Lucky enough to spend a May weekend at Rosbeg, I went off on my own to explore the Sheskinmore reserve and to spy on the cuckoos on the Mullyvea slope.
I knew it was not quite Peak Bluebell week but there was a good show near the Mullyvea gate and dune track. The delicate scent and the purple haze was lovely.
Whilst admiring the bluebells a slight movement caught my eye, a Small Copper butterfly, seeming to nectar on the bluebells.
Small copper has an amazing residency range, from North Africa to 81 degrees north in North America. What a survivor! So pretty that I have to post another picture.
Wandering on, up the track and down near the (very dry) dune slack to the left, I heard and saw a lapwing pair. I also caught a brief glimpse of a Small Heath but couldn’t get a photo.
Keeping tight to the Mullyvea rocks I saw Common Blue Damselflies basking on the sandy edge of the pond.
I used to be able to identify dragonflies easily but seem to have lost the skill without regular practice. Continuing towards the cuckoo slope left of the old Mass House. I was rewarded with long calls from the cuckoos in the low woods above me. I clambered up the slope to enjoy wonderful views across the machair and the sounds of cuckoos and lapwing. The cuckoos were doing a good job of scaring up the small birds in whose nests they want their eggs to “squat”.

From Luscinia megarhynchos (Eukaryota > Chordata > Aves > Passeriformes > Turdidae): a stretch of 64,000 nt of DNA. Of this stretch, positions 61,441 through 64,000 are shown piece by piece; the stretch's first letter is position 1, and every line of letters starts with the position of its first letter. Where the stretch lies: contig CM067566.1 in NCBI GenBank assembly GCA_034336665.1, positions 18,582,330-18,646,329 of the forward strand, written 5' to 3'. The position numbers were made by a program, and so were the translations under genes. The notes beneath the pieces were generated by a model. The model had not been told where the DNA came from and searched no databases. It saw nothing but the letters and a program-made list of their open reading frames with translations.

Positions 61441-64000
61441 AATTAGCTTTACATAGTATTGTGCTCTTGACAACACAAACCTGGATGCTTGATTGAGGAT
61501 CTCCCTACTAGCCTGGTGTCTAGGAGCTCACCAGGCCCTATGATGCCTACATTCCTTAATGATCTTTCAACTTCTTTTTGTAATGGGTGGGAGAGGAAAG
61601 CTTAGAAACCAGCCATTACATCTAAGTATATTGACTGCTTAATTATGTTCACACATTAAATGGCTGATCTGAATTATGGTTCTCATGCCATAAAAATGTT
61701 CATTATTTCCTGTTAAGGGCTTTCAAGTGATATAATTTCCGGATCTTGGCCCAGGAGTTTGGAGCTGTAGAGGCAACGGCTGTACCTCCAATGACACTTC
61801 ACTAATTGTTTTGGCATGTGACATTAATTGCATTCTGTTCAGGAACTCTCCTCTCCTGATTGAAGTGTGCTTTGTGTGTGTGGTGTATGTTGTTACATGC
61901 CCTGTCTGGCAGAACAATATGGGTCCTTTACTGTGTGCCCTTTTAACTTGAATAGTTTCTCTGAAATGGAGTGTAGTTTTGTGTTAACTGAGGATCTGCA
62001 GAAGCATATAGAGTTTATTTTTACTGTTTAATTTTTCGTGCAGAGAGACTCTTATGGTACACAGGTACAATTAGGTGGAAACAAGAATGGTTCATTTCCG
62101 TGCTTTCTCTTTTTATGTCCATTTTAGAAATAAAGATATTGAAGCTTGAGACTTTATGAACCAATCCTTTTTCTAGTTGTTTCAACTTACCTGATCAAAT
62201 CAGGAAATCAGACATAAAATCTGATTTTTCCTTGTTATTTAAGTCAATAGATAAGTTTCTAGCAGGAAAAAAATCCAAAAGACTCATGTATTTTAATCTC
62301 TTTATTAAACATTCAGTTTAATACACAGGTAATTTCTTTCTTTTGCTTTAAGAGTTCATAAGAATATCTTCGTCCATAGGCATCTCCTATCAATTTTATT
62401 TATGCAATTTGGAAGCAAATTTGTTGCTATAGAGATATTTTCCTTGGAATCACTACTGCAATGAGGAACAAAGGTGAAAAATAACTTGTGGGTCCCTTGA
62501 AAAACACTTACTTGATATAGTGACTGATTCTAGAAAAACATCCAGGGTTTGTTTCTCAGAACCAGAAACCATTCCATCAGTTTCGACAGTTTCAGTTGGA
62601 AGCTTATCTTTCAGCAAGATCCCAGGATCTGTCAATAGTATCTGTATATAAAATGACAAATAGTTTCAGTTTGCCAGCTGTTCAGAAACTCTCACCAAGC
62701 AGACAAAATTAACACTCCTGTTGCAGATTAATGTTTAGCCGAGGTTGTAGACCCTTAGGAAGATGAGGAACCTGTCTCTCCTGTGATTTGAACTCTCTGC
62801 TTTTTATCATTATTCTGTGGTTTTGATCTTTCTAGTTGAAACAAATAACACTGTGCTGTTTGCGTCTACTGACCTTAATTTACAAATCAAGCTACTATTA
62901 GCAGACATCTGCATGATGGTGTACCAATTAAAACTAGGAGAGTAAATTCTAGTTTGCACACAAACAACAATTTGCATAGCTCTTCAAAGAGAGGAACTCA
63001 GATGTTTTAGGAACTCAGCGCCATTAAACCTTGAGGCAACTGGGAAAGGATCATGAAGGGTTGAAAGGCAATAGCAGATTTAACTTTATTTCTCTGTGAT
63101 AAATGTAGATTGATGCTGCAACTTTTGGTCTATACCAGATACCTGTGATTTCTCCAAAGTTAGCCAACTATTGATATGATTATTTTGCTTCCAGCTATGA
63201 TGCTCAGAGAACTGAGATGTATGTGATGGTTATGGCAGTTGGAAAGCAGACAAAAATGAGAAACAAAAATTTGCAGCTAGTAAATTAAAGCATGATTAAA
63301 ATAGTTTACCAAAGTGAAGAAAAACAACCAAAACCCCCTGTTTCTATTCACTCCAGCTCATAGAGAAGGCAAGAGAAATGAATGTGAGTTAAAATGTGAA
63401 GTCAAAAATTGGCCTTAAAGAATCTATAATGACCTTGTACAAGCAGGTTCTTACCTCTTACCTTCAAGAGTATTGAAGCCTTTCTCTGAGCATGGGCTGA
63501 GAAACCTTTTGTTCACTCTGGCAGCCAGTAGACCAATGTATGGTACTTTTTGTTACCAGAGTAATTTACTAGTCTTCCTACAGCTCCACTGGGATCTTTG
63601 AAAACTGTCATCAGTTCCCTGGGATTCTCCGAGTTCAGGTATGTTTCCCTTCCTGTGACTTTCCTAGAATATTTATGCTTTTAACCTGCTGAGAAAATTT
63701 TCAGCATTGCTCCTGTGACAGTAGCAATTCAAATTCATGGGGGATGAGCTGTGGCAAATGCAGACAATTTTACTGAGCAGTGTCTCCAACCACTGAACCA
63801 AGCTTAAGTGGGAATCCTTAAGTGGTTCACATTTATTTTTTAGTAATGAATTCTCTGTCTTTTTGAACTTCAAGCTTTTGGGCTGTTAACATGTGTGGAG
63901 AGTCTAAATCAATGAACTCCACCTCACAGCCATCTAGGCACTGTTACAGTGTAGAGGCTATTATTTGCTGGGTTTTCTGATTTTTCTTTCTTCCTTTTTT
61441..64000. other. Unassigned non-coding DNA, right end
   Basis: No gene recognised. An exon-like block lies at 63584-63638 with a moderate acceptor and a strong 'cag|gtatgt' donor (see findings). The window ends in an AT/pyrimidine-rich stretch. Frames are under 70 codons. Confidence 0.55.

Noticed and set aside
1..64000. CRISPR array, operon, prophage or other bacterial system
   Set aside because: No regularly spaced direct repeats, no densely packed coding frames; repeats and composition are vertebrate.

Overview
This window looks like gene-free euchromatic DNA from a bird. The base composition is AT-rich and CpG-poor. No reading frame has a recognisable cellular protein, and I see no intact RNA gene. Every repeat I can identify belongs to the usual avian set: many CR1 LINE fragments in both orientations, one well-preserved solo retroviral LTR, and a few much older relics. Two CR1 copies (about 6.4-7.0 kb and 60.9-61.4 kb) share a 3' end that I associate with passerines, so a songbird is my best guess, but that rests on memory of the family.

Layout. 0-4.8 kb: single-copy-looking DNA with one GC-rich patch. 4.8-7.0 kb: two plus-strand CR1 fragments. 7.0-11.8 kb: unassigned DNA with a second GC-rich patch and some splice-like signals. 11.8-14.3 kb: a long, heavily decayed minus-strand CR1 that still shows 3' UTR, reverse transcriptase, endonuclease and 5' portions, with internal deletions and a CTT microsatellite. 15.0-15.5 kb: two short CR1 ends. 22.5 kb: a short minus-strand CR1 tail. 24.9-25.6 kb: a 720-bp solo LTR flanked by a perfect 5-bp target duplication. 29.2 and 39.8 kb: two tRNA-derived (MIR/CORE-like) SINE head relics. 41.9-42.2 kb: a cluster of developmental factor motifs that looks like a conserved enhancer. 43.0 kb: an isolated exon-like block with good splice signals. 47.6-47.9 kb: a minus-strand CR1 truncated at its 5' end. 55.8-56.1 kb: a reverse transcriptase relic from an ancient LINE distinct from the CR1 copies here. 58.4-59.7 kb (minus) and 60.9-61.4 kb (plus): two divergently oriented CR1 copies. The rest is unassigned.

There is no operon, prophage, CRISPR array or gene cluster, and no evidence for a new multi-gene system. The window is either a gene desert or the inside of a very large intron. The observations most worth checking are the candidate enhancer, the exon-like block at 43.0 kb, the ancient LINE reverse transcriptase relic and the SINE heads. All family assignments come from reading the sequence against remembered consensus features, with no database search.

When I was up on the slope I caught a glimpse of a Dingy Skipper and on my descent I got a photo of this tiny butterfly.
This is seems to be Erynnis tages tages, a slightly different form from its Burren relative, baynesi. Any discussion on this is welcome. I also saw two Wall Brown butterflies on this sheltered area of the slope, just below the pretty little stone holy well described by McGill in The History of the Parish of Ardara. The Wall Browns were too fast for me to photograph.
Down on the machair, just below the rabbit warren and above the main track, I found the orchid plateau. I risked ticks and ants to crouch down and photograph the wonderful mini forest of orchids. I am not sure if they are Early Purples or some Sheskinmore hybrid.
I followed the track round to the main dragonfly pond where I saw swallows swooping over the water and more damselfies basking. Then I explored behind the new dune line on the front of Tramore strand and was really pleased to spot Small Blues flying near their food plants of Kidney Vetch. This was in a spot where I can sometimes find bee orchids so it seems both fauna and flora appreciate the sheltered corner facing into the sun away from the sea “breezes”. This seems to be quite early for the appearance of the Small Blue.
And another view,
This is Ireland’s smallest resident butterfly, a Sheskinmore treasure. Here is its larval food plant, Kidney Vetch, demonstrating its rosette formation.
It was just one of those lovely days when some of Sheskinmore’s treasures came out to play. Lucky me.